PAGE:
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Was It All Worth It? (standard:romance, 2641 words)
Author: Red XIIIAdded: Jun 08 2004Views/Reads: 2054/1376Story vote: 0.00 (0 votes)
A year of love and fame that slowly slipped away from her.

I'd had so long to prepare for it, months. But the truth is nothing can
prepare you for the death of a loved one. It still feels so sudden. 
I've hardly slept since. In the few minutes I have managed to sleep I 
have relived it all, waking in a cold sweat, crying, wishing things 
could have been different. 

It started out a blast, my life with him. It's everyone's dream to be
loved by the world, to hear multitudes of people shouting your name as 
you walk into view and the guitars begin to blast. I remember he once 
said to me: 

“Sometimes you suddenly realise that every single person knows every
single word to one of your songs, it's just pure ecstasy. It's like you 
have such power.” 

He had it. My John had everything. 

I first met him when I was 14 years old; he must have been 16. I'd just
moved into the village because my parents taken over the Post Office. 
He did one of the paper-rounds. He'd always do his round as soon as he 
was back from school. I used to watch for him out of my bedroom window. 
When I saw him coming I would dash downstairs hoping he wouldn't be in 
a hurry, so I could talk to him for a bit. 

I knew he was special from the first day I saw him. He intrigued me. So
humorous, so happy. He always looked directly into my eyes when he 
spoke to me; no one else has done that, before or since. I don't know 
what it meant, but I liked it. 


One day I went to see him. What was meant to be a quick "how are you"
proved to be a changing point in both of our lives. He just looked at 
me and his tears began to flow. I put my arms around him. I knew 
something was seriously wrong, and I asked him if he wanted to tell me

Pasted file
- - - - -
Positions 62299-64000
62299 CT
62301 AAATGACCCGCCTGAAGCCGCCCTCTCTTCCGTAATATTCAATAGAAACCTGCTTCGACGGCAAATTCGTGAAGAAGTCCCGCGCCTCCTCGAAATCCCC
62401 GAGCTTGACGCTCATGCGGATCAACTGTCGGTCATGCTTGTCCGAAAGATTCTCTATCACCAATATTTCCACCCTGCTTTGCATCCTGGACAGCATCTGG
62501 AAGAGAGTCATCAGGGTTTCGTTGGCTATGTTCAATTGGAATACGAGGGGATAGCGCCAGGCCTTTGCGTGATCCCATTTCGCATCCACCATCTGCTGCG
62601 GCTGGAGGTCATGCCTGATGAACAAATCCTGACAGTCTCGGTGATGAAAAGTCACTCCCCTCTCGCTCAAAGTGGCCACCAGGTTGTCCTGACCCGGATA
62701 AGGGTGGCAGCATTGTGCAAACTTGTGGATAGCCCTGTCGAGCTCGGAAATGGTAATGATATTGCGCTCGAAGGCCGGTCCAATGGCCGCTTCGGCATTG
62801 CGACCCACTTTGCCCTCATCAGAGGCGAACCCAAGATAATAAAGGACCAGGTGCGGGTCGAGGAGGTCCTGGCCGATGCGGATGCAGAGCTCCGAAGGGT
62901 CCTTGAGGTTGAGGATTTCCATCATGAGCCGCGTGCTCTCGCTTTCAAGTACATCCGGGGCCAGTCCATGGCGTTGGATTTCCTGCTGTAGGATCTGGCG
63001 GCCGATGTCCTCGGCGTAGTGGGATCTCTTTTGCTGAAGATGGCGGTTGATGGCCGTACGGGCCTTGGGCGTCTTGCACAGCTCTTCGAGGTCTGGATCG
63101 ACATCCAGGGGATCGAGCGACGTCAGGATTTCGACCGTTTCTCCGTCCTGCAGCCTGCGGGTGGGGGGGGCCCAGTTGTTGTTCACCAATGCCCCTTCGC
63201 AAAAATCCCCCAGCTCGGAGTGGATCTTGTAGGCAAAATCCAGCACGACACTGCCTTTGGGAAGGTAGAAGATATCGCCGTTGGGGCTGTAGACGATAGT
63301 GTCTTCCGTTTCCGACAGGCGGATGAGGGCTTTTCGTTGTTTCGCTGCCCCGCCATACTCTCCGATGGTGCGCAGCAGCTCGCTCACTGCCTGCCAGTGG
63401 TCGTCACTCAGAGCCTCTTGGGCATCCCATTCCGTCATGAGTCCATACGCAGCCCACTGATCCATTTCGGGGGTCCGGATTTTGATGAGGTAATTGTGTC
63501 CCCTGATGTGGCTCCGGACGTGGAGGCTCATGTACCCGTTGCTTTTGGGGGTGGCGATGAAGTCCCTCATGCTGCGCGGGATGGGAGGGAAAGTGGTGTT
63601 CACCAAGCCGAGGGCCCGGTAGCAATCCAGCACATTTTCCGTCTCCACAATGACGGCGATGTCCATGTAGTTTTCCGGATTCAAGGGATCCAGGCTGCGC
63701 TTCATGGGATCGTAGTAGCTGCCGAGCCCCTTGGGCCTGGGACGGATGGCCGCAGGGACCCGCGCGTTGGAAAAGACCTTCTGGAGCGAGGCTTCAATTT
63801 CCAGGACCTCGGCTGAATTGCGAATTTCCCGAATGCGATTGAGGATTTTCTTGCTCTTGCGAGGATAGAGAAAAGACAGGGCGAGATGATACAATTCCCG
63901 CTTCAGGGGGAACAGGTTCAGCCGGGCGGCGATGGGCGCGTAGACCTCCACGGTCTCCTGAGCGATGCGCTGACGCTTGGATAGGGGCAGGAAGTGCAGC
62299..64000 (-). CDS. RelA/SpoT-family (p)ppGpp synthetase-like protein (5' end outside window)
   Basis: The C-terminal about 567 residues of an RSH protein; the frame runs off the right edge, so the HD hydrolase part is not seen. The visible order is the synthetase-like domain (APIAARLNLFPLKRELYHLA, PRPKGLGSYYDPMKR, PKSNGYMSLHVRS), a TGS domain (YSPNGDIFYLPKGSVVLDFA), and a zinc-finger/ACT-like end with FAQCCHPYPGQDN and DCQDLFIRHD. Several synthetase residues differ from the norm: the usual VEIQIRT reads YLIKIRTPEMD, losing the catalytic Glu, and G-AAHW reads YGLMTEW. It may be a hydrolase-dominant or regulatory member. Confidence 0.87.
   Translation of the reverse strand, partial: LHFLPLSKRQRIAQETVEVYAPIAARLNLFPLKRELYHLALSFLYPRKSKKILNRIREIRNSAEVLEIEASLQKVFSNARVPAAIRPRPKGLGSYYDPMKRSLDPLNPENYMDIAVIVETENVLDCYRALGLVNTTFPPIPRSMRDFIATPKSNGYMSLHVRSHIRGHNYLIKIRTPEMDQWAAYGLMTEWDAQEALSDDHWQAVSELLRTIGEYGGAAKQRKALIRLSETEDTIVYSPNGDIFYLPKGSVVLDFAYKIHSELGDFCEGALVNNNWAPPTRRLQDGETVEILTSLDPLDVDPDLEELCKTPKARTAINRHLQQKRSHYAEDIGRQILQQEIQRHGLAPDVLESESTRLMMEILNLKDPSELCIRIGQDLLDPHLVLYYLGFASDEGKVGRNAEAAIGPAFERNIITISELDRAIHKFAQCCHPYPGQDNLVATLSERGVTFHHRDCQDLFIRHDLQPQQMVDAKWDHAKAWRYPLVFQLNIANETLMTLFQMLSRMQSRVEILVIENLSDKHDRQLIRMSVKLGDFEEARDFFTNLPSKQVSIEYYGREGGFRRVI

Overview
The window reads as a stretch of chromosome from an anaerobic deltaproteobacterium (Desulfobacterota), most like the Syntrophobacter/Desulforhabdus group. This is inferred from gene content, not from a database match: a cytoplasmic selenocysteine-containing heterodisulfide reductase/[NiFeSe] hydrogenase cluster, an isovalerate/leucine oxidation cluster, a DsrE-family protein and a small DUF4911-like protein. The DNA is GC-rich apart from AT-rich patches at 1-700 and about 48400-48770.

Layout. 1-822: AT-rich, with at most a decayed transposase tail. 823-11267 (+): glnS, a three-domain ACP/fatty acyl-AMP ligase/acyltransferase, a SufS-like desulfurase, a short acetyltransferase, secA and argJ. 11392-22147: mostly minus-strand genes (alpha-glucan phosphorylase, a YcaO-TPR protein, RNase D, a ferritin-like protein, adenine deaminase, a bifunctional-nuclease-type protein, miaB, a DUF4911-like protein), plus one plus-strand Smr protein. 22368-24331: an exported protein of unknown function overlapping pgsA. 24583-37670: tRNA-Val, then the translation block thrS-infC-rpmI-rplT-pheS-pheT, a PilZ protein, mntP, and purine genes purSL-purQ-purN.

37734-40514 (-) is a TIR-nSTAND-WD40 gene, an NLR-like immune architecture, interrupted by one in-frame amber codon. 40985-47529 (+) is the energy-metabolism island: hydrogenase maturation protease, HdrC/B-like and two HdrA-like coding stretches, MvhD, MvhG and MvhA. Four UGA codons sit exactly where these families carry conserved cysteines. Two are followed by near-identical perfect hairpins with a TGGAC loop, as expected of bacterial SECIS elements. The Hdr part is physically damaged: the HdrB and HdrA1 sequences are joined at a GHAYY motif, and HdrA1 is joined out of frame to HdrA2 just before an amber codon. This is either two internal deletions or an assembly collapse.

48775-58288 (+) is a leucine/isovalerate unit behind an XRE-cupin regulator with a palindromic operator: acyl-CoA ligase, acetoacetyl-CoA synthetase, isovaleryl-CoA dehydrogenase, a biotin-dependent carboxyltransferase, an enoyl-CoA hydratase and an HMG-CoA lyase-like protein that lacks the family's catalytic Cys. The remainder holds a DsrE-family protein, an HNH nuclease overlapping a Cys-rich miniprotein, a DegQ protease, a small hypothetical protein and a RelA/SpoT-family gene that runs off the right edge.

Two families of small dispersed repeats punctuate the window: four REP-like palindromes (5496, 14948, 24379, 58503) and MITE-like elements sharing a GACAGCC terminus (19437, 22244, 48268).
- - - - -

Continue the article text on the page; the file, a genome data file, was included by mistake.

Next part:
about it. 


We were both sat on the edge of the bed. The chill down my spine was
tremendous as he opened up to me. 

“Come on John, you know you can talk to me.” I hoped I wasn't being too

“I've got leukaemia.” 

I felt like someone had just knocked me on the head with the butt of a
shotgun. If he'd been a doctor telling me that I'd got cancer, I don't 
think I could have felt any worse than I did at that moment. I must've 
had stronger feelings for him that I'd thought. I put my arms around 
him again, as the first of the many tears I cried for him rolled down 
my cheek. 

A pathetic: “John, I, I'm so sorry,” is all I could manage. 

He then told me that I was the only person he'd confided in. Even his
parents were none the wiser. If you're 16 or over, your parents have no 
more rights to your medical records than your next-door neighbour. He'd 
only managed to hide it from his parents because he was away a lot of 
time at college and the treatment he was on had worked so well. 

“I've kept it bottled up for so long, isolated myself, lost all my
friends, got behind in my college work and...” he paused. “Today the 
doctor told me that I'm in remission. I should be happy. But...” 

The glimmer of hope he had just shown me went dull again. 

“He also said that it will eventually recur.” 

I took him under my wing. I knew I couldn't force him to tell anyone of
his problems. But since he'd told me I figured I was the only person 
who could help him. I realised all I could do was try to get him out of 
his shell, to get him out into the world again, socialise. Just have 
fun with the rest of his life, however long or short it turned out to 

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